Family and The Sound of Music

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I write a lot about my late father and that’s because a lot of my tastes, not only in film, but music and television shows stem from him. My father had an eclectic cultural pallet; my earliest happy memory is of him playing me Bob Marley’s Stir it Up – but I also remember him constantly playing Kenny Rodgers.

But my mother has influenced on my love of film. I can only think of one film that my mum cares about and that’s the focus of this post – The Sound of Music.

If there was one thing you could depend on at Christmas is the fact that The Sound of Music would be on the telly. Our whole family would be gathered around the TV to watch the musical whether I liked it or not. I protested, but looking back now, once the hills appeared on the screen, I didn’t complain much.

You could depend on The Sound of Music being on at Christmas until you couldn’t depend on it anymore. And after noticing that we hadn’t watched it for a couple of years, I decided to buy it for my mum on DVD for Christmas.

We might be down a member in our family, but I make sure that during the Christmas period I sit down with my mum and watch a film that feels like part our family.

It’s stupid doing a summary of The Sound of Music, but here is one anyway. It’s about a young misbehaving nun, who is sent to a large estate house of a military commander to look after his 22 (it could be 12, or 7) children. Chaos and hilarity ensues.

I don’t want to get bogged down into a serious deconstruction of The Sound of Music, but I would just say there are some deep things bubbling underneath the surface of this film. As I discovered in my days as a drama student, a lot of these musicals in the 50s and 60s (stage or films) have some sort of social commentary laced within their make up.

Watching this film with older eyes, I realised that I missed the compelling way they told the story of the Nazi invasion of Austria. It’s actually pretty sinister and unnerving the way the subject matter creeps into the film. It’s still damn right heartbreaking to see how various characters deal with Nazism.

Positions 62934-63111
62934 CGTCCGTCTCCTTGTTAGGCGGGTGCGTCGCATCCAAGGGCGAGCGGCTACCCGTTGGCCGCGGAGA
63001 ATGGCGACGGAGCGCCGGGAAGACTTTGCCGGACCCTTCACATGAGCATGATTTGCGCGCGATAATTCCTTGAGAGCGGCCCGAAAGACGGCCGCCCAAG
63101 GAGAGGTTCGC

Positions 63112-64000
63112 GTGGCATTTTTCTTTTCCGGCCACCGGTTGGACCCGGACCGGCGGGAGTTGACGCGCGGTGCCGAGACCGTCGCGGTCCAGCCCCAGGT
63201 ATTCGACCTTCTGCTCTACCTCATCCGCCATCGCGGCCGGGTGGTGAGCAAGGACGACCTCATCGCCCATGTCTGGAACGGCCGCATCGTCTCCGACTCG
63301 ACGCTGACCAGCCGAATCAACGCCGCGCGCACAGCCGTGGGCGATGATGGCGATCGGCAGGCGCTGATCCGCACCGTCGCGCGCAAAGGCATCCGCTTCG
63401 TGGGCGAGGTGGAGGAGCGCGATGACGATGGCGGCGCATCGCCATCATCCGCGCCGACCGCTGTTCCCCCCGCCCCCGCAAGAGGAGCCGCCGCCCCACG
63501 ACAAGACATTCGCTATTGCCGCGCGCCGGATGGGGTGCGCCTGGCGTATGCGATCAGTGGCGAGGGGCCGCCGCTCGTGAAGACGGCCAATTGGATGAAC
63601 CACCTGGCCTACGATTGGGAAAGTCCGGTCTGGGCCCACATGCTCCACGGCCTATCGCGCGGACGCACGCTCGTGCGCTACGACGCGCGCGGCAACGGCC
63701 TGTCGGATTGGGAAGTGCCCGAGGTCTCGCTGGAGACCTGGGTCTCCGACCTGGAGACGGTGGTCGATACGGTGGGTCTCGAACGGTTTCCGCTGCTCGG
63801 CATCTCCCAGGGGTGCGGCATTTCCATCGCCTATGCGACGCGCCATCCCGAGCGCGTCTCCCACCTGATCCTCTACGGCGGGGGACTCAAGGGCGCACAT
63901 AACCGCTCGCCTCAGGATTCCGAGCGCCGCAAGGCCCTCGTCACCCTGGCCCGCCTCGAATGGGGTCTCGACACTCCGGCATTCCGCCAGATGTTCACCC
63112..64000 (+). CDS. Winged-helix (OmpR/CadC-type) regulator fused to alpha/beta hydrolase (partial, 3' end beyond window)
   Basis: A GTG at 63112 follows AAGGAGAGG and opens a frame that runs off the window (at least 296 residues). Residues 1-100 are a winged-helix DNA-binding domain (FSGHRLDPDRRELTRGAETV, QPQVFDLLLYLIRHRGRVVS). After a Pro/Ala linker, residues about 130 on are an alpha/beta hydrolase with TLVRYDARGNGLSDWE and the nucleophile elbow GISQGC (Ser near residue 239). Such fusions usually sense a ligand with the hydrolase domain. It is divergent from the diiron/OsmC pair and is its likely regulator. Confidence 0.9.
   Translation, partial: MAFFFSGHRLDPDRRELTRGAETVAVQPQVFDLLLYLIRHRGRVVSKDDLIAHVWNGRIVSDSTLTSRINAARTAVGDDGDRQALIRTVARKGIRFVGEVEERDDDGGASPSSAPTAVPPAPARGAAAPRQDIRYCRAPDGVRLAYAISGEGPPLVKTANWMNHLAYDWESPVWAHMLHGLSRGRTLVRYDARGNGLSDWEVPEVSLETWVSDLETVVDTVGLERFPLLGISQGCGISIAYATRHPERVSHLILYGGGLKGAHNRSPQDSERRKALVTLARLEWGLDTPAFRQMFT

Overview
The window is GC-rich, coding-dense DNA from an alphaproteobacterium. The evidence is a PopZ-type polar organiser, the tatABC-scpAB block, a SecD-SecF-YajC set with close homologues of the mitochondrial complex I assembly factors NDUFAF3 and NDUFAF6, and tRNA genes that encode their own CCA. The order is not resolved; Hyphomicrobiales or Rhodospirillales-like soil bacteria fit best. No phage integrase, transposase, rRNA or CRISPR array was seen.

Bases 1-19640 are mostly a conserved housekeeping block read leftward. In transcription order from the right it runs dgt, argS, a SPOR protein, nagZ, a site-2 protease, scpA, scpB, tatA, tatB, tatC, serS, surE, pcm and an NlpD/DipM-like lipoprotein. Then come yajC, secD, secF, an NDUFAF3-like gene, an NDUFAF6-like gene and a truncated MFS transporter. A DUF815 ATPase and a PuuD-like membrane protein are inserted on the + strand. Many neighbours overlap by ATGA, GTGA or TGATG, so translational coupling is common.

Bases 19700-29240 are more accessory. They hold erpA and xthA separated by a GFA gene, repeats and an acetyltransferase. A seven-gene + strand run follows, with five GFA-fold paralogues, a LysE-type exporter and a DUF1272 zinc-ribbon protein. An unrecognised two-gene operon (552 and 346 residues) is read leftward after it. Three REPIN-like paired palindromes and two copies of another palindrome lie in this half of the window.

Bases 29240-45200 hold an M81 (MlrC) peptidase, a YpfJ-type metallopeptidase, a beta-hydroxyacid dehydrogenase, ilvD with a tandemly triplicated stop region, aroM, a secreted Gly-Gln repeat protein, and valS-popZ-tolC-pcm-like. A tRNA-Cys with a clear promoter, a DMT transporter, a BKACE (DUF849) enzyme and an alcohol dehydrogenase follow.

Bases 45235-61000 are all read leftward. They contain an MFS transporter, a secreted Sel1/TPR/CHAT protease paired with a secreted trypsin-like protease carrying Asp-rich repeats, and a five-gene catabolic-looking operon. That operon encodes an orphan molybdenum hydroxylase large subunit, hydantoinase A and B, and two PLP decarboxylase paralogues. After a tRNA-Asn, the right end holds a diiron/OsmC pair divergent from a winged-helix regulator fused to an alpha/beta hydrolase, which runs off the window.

What makes this film special though, to my mind, is the unadulterated joy present throughout it. Every shot, every set piece and every song feels masterly and just makes you smile. You appreciate it throughout the years because you know that the film makers gave a damn about this film.

To this day, the landscape shots are utterly awe-inspiring. Jaw droppingly so.

But yes, it’s the music that has made this film what it is – and I love it. This is coming from a Dr Dre fan. This statement does nothing for my name in the streets.

Importantly, for me, the music doesn’t feel out of place among the dialogue. It’s not telegraphed (if you know what I mean) and that’s one of the main reasons why I don’t like many musicals.

Who I’m I kidding, I love musicals.

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Again, there is joy in the music which many stage shows and movies find hard to recreate. If the first tune doesn’t get you, it’s highly likely that many of the others within the film will. My personal favourite is Edelweiss– it’s hauntingly beautiful (I’m still gangster, don’t get it twisted).